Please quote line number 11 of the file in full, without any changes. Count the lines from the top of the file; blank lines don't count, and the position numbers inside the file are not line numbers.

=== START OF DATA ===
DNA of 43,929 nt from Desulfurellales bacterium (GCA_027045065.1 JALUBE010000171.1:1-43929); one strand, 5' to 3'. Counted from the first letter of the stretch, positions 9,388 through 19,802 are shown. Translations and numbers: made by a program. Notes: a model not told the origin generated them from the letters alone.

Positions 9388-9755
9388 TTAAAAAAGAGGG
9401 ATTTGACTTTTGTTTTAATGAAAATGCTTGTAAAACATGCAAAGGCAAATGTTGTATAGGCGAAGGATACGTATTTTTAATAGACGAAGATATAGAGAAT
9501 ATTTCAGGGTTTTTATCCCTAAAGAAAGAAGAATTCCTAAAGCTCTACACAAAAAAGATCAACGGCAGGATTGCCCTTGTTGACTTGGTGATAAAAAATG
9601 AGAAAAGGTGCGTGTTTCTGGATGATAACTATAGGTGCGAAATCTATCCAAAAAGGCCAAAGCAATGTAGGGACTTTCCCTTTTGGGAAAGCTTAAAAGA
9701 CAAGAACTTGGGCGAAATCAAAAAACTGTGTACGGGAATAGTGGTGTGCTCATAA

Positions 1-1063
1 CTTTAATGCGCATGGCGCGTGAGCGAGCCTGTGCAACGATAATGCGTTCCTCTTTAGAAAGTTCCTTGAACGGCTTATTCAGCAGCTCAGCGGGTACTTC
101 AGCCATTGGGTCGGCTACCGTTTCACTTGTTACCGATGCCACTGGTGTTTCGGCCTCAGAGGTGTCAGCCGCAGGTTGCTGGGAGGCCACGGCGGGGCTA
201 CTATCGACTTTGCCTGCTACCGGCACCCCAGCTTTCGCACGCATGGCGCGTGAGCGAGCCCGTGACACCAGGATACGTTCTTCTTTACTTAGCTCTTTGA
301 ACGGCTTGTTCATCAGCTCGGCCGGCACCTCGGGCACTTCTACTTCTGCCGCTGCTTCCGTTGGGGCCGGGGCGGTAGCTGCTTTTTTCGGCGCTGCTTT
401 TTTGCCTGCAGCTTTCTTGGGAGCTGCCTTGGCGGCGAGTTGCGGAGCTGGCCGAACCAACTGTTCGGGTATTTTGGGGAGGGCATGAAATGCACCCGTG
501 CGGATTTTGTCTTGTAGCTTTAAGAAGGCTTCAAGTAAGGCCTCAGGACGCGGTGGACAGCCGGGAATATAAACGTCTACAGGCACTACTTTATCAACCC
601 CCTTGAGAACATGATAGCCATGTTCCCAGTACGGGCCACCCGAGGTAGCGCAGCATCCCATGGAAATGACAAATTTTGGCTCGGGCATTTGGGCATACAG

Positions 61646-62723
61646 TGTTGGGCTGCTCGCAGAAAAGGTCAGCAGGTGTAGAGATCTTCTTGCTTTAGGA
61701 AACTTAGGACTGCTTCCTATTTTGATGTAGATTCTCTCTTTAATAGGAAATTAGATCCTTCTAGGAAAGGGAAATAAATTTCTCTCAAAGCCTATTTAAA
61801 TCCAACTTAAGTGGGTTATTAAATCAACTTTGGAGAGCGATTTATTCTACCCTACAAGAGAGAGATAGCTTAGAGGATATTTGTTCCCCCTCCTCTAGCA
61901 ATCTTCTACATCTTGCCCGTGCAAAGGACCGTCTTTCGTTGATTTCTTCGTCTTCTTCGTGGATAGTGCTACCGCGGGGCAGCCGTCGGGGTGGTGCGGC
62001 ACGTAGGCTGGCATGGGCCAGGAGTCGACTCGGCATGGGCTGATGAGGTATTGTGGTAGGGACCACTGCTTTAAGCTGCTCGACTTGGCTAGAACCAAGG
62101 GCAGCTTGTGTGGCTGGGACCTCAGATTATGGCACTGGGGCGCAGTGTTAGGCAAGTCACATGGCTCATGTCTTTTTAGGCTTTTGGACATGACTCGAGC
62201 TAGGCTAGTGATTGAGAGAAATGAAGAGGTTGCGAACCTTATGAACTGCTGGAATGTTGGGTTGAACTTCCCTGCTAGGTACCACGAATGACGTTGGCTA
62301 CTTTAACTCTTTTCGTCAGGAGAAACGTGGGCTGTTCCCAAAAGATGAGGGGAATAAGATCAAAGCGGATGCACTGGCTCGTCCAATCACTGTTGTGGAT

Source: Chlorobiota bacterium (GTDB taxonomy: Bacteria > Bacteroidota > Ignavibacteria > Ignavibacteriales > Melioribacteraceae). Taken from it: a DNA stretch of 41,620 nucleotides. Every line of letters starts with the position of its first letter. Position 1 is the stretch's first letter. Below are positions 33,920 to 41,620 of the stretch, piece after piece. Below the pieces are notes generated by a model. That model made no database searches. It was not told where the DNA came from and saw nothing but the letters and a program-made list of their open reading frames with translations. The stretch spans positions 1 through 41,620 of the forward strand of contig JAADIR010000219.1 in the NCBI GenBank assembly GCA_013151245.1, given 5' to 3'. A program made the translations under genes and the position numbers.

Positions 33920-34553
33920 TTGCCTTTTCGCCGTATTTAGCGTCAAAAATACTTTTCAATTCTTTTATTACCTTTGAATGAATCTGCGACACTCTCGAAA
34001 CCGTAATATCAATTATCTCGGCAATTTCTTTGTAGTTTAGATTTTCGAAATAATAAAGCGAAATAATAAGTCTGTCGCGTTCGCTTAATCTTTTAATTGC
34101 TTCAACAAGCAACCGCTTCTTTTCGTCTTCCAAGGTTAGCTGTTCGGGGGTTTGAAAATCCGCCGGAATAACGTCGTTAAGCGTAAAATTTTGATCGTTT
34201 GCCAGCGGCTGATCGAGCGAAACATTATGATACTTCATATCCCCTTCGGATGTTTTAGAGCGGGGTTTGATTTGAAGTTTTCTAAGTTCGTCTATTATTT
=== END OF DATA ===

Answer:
201 CTATCGACTTTGCCTGCTACCGGCACCCCAGCTTTCGCACGCATGGCGCGTGAGCGAGCCCGTGACACCAGGATACGTTCTTCTTTACTTAGCTCTTTGA